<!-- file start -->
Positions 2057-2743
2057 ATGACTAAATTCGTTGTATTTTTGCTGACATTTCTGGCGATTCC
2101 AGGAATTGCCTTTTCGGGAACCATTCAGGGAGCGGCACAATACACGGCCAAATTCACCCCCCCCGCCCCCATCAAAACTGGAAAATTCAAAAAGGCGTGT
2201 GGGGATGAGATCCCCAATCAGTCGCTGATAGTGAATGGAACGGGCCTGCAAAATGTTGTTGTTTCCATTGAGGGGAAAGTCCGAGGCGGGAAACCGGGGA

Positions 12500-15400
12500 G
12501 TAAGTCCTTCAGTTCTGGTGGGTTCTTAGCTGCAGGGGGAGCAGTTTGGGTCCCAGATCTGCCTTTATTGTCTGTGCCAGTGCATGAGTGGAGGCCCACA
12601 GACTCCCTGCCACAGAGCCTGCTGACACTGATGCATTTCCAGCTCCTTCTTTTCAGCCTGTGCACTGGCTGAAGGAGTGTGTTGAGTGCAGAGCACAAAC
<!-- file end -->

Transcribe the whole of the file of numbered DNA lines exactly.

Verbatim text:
Positions 2057-2743
2057 ATGACTAAATTCGTTGTATTTTTGCTGACATTTCTGGCGATTCC
2101 AGGAATTGCCTTTTCGGGAACCATTCAGGGAGCGGCACAATACACGGCCAAATTCACCCCCCCCGCCCCCATCAAAACTGGAAAATTCAAAAAGGCGTGT
2201 GGGGATGAGATCCCCAATCAGTCGCTGATAGTGAATGGAACGGGCCTGCAAAATGTTGTTGTTTCCATTGAGGGGAAAGTCCGAGGCGGGAAACCGGGGA

Positions 12500-15400
12500 G
12501 TAAGTCCTTCAGTTCTGGTGGGTTCTTAGCTGCAGGGGGAGCAGTTTGGGTCCCAGATCTGCCTTTATTGTCTGTGCCAGTGCATGAGTGGAGGCCCACA
12601 GACTCCCTGCCACAGAGCCTGCTGACACTGATGCATTTCCAGCTCCTTCTTTTCAGCCTGTGCACTGGCTGAAGGAGTGTGTTGAGTGCAGAGCACAAAC